John Terry on trial
John Terry’s long-awaited court case has has begun and judging from the early exchanges it promises to be an X-rated NSFW week at Westminster Magistrate’s Court.
The England defender is charged with a racially-aggravated public order offence – an allegation he denies. He is accused of racially abusing QPR defender Anton Ferdinand, the brother of his erstwhile England colleague, Rio.
There’s a Twitter feed covering the trial if you’re that interested. But if you don’t want to lose your faith in humanity, let alone Premier League footballers, I’d recommend you give it a wide berth. It’s not just the language employed by the respective parties (‘industrial’ is the modern day euphemism), but the sheer banality of the exchanges that is quite depressing.
The Chelsea skipper is expected to claim that he was simply sarcastically repeating words he thought Ferdinand had accused him of using. Although given that Ferdinand didn’t accuse Terry of saying anything at the time, this does seem self-contradictory.
If found guilty, Terry could be fined up to £2,500, although the damage to the player’s lucrative commercial deals would likely be far greater. The damage to his already-tainted reputation would be minimal.
Without wishing to pre-judge, examining the evidence, both the spoken testimony in court and the video footage available online, we can make one or two deductions. Is Terry guilty of the charge? Probably. Is he a racist? Possibly. Is he an idiot? Unquestionably!
While Sepp Blatter basks in the reflected glory of the IFAB’s decision to approve the use of goal-line technologies, doubts emerge as to the cost of implementing the approved systems.
Kofi Annan was one of the first people to congratulate Blatter. Well, there were probably others, but as they weren’t former secretaries of the UN, then they don’t merit a mention.
The FIFA president wrote on his official Twitter page: “Just got a phone call from Kofi Annan with his congrats on ?#GLT? and football’s ability to connect people.”
Say what you like about Blatter, but when it comes to name-dropping he has few peers.
As for the cost of introducing the new technologies, well it looks like it could prove to be an obstacle for all bar the wealthiest leagues.
The president of the French professional football league (LFP) welcomed the decision to introduce the technology, but he almost choked on his croissant when told of the cost.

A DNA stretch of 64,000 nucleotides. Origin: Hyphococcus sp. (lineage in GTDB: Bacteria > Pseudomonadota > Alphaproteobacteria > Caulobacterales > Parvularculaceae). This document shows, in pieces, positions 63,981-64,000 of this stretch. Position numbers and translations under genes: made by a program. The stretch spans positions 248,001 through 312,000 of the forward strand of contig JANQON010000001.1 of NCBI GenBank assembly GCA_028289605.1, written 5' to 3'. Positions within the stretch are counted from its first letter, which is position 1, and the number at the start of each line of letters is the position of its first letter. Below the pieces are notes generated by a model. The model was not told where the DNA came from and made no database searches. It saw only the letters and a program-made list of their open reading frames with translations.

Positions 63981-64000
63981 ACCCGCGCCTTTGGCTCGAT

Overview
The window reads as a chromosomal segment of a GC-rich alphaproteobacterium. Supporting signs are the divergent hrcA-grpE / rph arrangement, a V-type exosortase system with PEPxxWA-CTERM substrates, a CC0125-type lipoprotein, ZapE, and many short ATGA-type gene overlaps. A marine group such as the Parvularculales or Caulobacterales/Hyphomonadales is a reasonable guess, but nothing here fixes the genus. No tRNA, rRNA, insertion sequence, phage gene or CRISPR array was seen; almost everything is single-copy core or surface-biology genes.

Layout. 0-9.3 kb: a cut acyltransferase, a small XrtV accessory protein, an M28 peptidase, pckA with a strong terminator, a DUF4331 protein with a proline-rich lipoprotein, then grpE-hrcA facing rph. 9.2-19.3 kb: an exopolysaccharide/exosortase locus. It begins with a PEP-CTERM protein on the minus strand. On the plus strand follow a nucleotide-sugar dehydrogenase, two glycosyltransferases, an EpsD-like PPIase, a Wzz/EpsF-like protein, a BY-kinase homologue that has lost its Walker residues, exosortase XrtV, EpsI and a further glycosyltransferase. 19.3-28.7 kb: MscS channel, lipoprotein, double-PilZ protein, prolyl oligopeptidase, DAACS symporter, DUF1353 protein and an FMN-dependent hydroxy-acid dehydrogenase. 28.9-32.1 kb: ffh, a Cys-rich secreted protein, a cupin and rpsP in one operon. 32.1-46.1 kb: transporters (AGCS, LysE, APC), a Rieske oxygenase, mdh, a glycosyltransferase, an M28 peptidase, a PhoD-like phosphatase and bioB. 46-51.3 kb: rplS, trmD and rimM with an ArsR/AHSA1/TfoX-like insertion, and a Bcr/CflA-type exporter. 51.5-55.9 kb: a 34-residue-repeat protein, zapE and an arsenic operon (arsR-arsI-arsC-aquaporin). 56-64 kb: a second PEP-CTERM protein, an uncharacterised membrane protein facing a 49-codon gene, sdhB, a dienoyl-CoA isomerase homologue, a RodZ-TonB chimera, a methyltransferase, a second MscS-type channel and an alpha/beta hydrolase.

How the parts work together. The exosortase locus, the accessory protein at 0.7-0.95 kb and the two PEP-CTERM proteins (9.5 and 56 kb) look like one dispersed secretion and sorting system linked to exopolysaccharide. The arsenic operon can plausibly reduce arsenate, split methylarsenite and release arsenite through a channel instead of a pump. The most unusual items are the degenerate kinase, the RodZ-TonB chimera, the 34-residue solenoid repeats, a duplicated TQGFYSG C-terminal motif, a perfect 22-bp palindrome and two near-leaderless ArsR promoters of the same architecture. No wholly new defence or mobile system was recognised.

“Good sense has finally prevailed,” Frederic Thiriez told AFP.
“However, it’s still not satisfying because the prohibitive cost of the technology envisaged by FIFA will prevent their use in most competitions.”
FIFA secretary general Jerome Valcke estimated the cost of goal-line technology at between $150-250,000 (121-201,000 euros) for each system.
Thiriez believes that an alternative exists that would not only be cheaper, but would provide additional assistance to the match officials.
“The solution we proposed, that’s to say the use of video footage by the referee like they do in rugby, would cost an awful lot less (than the GLT),” Thiriez said.
“It would also allow the referee to oversee other game situations, such as goals scored by a handball for example.”
Goal of the day
Anderson’s second in Santos’ 4-0 win over Gremio was a powerfully-struck right foot shot from outside the penalty area.
Quote of the day
“I only play for Real Madrid.”
Tottenham’s coveted midfielder, Luka Modric, reveals where he’d like to play next season.
Fans call for new beginning
While Rangers continue their fight to be admitted to the Scottish First division, a prominent supporter group has stated that the club should be made to start life in the bottom tier of the Scottish Football League.
In a statement released on its website, the The Rangers Supporters Trust said: “The Rangers fans have made it very clear that we wish the club to resume playing in Division Three.
“This has been communicated to both the board and the manager of our club and they are entirely supportive. This is the correct solution and one which means the club will forever be beyond reproach. The tactics being employed by the SPL and SFA in order to deny Rangers the opportunity to do so are outrageous.”
The desire to wipe the slate clean and start afresh is admirable, but it’s not going to go down well with the club or the power brokers of Scottish football.
The newco Rangers are fighting desperately to enter the First Division, while two other interested parties, the Scottish FA, and Scottish Premier League claim that the financial implications of making Rangers start in the Third Division would be disastrous for Scottish football as a whole.
Meanwhile, another fans group, the Rangers Fans Fighting Fund, has been informed by the club’s new owners that it will have to find £50 million if it wishes to buy the newco. That figure would represent an astonishing and barely credible 900 per cent profit for the Charles Green consortium on their initial £5.5m investment.
A representative from Rangers Unite asked at a meeting last week: “What would you see as an exit price?”
Director Imran Ahmad replied: “On a bad day the club is worth £50m.”
That figure seems highly optimistic, especially when one considers that Rangers boss, Ally McCoist has advised the club’s supporters to refrain from buying season tickets because he “didn’t know which players would be there or where we would be playing”.